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•audioposts•

Feel free to download these mp3 files and put them on your itunes or pass them along to friends.

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1. Love is Beyond Diversity :: 12.24.08

2. Marketing a Metanarrative :: 01.20.08

3. Book Excerpt: On the Necessity of Grace :: 08.18.10

4. Book Review: Participatory Biblical Exegesis:: 08.23.10

5. Book Review: The Orthodox Church :: 01.18.11

• • • • • Part One: Introduction and History of the Orthodox Church

• • • • • Part Two: Orthodox Tradition and Theology

6. Book Excerpt: “The Great Questions” from William Portier’s book Tradition and Incarnation: Foundations of Christian Theology (Mahwah, New Jersey: Paulist Press, 1994), 9-16. :: 05.16.12

7. Book Excerpt: “The Continuation of Human Slavery” from Kevin Bales’ book Ending Slavery: How we Free Today’s Slaves (Berkley, California: University of California Press, 2007), 1-2. :: 05.13.12

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7 Comments

  1. Amanda Jones says:

    (Love is Beyond Diversity)- Brilliant! I really enjoyed listening to your message. I find that in our society some people have issues with actually having conversations of worth with people that are different from them. Being raised in the South, sure i experienced discrimination because i was black; but now living in the Mid West…there are times that this still occurs. It’s sad. I share the same frustrations as you do on this topic. People are People, and God loves us all. I think the one thing that shocks people the most, is when the come across someone that actually wants to sit down and have a conversation with them; whether it be in the church or in other locations. As an undergrad at UD, this is something i value. To have the opportunity to love on people and be loved on while im on campus; but then i find that because Im in college it is soo difficult to not be looked at as the person that doesn’t want to get involved within the church or in the church community. Hmm…i guess its just a constant struggle. I hope i wasn’t too long winded. Thanks Bradley! 🙂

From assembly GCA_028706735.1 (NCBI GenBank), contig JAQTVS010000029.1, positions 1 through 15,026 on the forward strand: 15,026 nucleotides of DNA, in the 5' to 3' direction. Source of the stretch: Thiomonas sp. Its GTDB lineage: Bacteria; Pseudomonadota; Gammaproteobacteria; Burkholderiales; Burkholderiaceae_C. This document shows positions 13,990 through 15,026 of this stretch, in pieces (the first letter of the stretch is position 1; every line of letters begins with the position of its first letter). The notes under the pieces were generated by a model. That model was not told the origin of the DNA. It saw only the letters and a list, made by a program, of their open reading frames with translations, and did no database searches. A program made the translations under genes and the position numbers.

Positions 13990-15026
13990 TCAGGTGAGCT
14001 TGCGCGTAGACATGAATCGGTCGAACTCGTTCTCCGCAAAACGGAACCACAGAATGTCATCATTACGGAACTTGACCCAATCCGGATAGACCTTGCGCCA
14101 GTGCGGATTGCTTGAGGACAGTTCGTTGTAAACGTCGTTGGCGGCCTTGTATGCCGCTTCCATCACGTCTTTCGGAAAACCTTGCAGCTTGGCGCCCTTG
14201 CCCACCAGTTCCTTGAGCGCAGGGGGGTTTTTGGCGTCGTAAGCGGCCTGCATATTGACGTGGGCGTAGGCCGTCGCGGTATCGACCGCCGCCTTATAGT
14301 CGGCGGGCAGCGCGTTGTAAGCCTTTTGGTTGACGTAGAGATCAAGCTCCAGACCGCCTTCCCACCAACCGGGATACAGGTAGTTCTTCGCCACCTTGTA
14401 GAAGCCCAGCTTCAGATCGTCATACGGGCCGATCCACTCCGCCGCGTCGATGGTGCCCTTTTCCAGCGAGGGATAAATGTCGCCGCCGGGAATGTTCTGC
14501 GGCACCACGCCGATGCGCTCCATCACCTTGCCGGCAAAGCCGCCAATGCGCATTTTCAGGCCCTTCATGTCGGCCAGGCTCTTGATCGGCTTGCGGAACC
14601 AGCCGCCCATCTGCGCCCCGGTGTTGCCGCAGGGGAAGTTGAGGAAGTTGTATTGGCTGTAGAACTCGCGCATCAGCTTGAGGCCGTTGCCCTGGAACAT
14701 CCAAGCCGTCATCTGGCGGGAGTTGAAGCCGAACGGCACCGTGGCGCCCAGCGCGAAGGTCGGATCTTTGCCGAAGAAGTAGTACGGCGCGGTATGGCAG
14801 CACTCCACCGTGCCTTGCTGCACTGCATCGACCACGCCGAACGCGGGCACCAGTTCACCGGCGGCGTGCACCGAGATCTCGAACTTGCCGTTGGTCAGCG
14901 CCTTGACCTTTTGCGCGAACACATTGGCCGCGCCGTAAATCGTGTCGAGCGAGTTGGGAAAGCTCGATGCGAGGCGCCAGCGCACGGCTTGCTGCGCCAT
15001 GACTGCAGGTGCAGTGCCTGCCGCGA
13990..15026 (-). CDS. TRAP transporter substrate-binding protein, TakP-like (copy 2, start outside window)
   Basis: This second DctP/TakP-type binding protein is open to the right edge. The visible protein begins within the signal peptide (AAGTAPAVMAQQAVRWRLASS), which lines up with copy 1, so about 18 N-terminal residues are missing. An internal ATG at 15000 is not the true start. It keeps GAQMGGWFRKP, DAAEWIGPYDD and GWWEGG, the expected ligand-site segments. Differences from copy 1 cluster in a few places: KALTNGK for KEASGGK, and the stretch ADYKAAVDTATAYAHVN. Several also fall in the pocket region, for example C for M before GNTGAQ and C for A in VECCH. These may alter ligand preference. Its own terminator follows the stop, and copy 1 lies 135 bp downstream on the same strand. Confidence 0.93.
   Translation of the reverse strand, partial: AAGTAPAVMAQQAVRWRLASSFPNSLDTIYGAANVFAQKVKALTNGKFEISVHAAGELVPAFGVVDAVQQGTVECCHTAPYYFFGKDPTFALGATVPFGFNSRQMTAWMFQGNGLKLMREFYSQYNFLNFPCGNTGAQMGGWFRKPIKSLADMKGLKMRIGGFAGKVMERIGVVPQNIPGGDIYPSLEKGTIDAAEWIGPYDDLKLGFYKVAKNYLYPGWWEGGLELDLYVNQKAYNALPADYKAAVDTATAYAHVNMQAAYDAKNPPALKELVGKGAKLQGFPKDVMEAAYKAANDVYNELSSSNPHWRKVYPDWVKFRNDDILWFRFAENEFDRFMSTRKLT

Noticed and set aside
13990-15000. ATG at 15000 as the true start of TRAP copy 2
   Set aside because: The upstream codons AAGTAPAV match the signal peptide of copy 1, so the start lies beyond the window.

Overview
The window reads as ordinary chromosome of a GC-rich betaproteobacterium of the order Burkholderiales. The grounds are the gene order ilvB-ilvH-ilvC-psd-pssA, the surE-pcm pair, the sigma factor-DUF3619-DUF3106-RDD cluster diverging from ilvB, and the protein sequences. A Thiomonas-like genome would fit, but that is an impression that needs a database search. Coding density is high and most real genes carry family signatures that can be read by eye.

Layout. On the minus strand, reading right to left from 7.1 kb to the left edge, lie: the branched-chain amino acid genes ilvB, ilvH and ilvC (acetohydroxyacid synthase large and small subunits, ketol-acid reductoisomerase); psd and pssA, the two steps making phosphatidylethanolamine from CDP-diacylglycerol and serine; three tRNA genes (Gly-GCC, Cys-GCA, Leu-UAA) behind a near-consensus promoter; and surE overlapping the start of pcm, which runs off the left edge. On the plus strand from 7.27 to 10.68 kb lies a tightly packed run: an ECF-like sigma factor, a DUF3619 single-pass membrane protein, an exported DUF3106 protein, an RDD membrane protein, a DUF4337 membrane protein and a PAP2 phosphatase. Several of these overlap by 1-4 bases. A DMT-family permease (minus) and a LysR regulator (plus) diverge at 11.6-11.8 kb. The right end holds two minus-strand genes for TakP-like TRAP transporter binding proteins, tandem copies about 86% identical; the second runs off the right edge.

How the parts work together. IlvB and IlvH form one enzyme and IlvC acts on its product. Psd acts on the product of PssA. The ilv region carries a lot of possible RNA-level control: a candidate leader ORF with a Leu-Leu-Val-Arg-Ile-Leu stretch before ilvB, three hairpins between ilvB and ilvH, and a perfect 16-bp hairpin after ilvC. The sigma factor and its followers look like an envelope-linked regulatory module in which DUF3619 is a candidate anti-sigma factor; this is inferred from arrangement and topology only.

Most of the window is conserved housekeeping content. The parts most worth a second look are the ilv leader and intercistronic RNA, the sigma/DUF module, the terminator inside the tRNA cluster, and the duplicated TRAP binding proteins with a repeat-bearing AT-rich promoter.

2. theophilogue says:

    No … You aren’t too longwinded! Thanks for the kind comments!

  3. Brent says:

    Love to hear (another) southerner droppin a mad rhyme. In my pentecostal day, I played in a black gospel groups who did covers of you name it. Listening to “love-beyond…”. I cannot agree more. I lived on a floor named “Brotherhood” in college (only vanilla dude) and I will attest that your analysis is right on as it relates to living with the other. I, like you, have worked with at risk kids and the key is integration. That means, as you’ve said, rubbing shoulders, living together. When “they” start looking more and more different and less and less alike, then you’ve transcended the “them” and “they” become the unique “I” which is the mark of real love.

    When I entered the Catholic Church, I was blown away by the diversity in the Church. I live in a small, southern town and there is only one Church with every color in it (ehem). That all said, I recommend reading anything by Cardinal Arinze. Could the next Pope be from Africa?

  4. Brent,

    I’m not sure where you heard me “droppin’ rhymes”? LoL! I just thought the audiopost sounded better with a little beat in the background! Glad to hear about your own expereince of diversity! I would’ve imagined the Catholic Church would be very diverse given my own steryotypical understanding of Catholic Churches as having a large immigrant population.

    In principle, I suppose the pope could be from anywhere right? (I don’t really understand how that works, because it seems like most of them have been light skinned Europeans).

    Glad you enjoyed the audiopost!

  5. Brent says:

    There have been 3 African Popes: Victor I (189-199 AD), Miltiades (311-314 AD), and Gelasius I (492-496 AD). The first Saint of the Americas was “mixed” and was a champion for diversity in the 16th century! Here’s a list of African saints. I’ve been surprised (only because of my limited experiences) to learn about the rich history of black Catholics in the US. The first integrated congregation in the US was a Catholic parish in Louisiana. Also, if you look closely at pictures of Martin Luther King, Jr. marching, you’ll always find Catholic priests joining him, which is cool.

    Peace in Christ,

    Brent

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